This article has been re-posted and abbreviated with permission from the Global Alliance for Clean Cookstoves.
The Global Alliance for Clean Cookstoves announced the winners of two grant funds: one to empower women in the clean cooking value chain and the other a new program to scale projects that increase access to cleaner cooking solutions for crisis-affected people.
The Women’s Empowerment Fund, which has supported four rounds of previous grantees, serves to test and scale effective, gender-informed business models that empower women energy entrepreneurs. Launched last year, the Humanitarian Clean Cooking Fund will support its first round of grantees to scale up of projects working to increase access to cleaner, more efficient fuels and cooking technology for crisis-affected people, such as refugees and internally displaced persons.
“The clean cooking value chain is an incredible opportunity to empower women as business owners and entrepreneurs; and unfortunately, cooking solutions are still under-resourced in humanitarian response,” said Krista Riddley, Senior Director of Gender and Humanitarian programs for the Alliance. “The winners of these grants all put forth strong proposals that we believe will make the value chain more inclusive, have a significant impact in empowering women, and increase access to cleaner and more efficient cooking solutions for crisis-affected people.”
The Humanitarian Clean Cooking Fund (HCCF) grantees will scale up cooking solutions that have already proven successful in humanitarian settings, and which are critical to improving health, protecting the environment, enhancing livelihoods, and promoting women’s safety and empowerment. The two projects that have been selected will impact over 71,000 people in refugee camps in Ethiopia and Rwanda.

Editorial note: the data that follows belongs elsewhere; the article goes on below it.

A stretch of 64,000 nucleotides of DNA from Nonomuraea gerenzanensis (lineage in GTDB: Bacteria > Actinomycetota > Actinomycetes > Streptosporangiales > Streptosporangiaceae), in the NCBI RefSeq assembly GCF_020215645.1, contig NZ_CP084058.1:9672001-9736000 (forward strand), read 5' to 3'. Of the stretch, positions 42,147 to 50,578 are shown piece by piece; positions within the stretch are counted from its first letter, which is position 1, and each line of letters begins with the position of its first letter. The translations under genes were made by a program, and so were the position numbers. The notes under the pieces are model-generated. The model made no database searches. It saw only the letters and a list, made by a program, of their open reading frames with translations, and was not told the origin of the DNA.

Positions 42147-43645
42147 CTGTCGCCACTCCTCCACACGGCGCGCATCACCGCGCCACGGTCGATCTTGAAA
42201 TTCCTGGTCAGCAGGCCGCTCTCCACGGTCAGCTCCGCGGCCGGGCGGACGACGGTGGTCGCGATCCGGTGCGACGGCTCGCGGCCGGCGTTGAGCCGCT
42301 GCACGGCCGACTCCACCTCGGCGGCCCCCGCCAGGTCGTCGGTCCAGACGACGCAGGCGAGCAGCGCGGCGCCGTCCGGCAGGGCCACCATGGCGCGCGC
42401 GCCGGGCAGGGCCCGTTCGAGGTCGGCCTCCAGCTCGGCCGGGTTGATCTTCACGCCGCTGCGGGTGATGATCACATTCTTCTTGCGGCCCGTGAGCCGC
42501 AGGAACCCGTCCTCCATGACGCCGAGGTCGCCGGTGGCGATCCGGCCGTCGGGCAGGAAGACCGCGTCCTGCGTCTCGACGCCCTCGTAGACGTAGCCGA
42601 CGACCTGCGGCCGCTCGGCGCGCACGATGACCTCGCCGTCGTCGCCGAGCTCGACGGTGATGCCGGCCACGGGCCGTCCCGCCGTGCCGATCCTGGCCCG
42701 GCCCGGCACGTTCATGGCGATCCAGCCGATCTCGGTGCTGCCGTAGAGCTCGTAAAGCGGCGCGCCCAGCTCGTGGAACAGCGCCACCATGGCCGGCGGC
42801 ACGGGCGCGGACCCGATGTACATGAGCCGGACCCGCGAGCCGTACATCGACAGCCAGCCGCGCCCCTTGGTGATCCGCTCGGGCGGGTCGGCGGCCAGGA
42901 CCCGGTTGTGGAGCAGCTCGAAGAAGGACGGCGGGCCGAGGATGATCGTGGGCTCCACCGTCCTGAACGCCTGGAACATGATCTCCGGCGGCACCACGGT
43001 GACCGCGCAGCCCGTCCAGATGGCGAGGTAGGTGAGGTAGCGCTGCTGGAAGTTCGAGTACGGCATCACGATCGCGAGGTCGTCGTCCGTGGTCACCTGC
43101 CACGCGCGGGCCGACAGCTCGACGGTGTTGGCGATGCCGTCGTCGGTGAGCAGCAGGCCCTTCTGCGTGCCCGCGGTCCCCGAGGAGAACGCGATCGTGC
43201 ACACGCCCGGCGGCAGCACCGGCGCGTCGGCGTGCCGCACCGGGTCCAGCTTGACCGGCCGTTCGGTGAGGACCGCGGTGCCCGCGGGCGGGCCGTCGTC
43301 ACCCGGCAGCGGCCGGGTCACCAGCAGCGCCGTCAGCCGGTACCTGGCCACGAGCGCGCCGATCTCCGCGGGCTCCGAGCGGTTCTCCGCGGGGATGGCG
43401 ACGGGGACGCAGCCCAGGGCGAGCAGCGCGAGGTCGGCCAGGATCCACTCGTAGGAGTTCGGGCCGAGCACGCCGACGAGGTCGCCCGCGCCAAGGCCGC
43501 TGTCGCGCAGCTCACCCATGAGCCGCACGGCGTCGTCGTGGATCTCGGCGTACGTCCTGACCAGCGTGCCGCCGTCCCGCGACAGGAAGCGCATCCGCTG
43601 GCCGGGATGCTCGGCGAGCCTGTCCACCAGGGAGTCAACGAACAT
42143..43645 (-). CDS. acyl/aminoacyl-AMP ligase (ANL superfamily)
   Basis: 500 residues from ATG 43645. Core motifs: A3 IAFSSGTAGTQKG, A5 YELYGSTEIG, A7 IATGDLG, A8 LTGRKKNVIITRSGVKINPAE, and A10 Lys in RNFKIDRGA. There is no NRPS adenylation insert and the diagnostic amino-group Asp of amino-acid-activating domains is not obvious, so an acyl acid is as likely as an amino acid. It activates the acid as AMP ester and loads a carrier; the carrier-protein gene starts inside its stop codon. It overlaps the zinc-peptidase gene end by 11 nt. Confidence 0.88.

The Gaia Association is an Ethiopian resident charity and UNHCR implementing partner that works to increase access to clean cookstoves and fuels. The project will be carried out in Sherkole and Bambasi camps in the Assosa region Ethiopia, where refugees rely almost entirely on gathered firewood for cooking. HCCF funding will enable Gaia to scale up ethanol and charcoal briquette cooking interventions to cover 4,000 households across the two camps, as well as to establish a women-led commercial fuel and stove business serving the camps and the host community. UNCHR plans to implement a voucher or cash transfer program that will provide refugees with the funds to purchase their desired stove and fuel. Gaia’s initiatives will provide economic opportunities and improve the living conditions of refugees by improving access to cleaner, safer, and more efficient household energy for cooking.
Inyenyeri is a Rwandan social benefit company whose mission is to eliminate death and disease from household air pollution caused by biomass cooking. Inyenyeri locally produces biomass wood pellets for fuel. In Kigeme refugee camp, Rwanda, Inyenyeri leases the Mimi Moto fan-gasifying cookstove to customer households in exchange for the monthly purchase of a set number of pellets. This process is enabled by UNHCR’s cash transfer program, which is replacing traditional firewood distributions. The Mimi Moto is one of the cleanest biomass stoves available, reaching Tier 4 for emissions in lab tests, and offers high reductions in cooking time. With its HCCF grant and co-funding from the IKEA Foundation, Inyenyeri aims to scale their system to reach all 3,500 refugee households in Kigeme.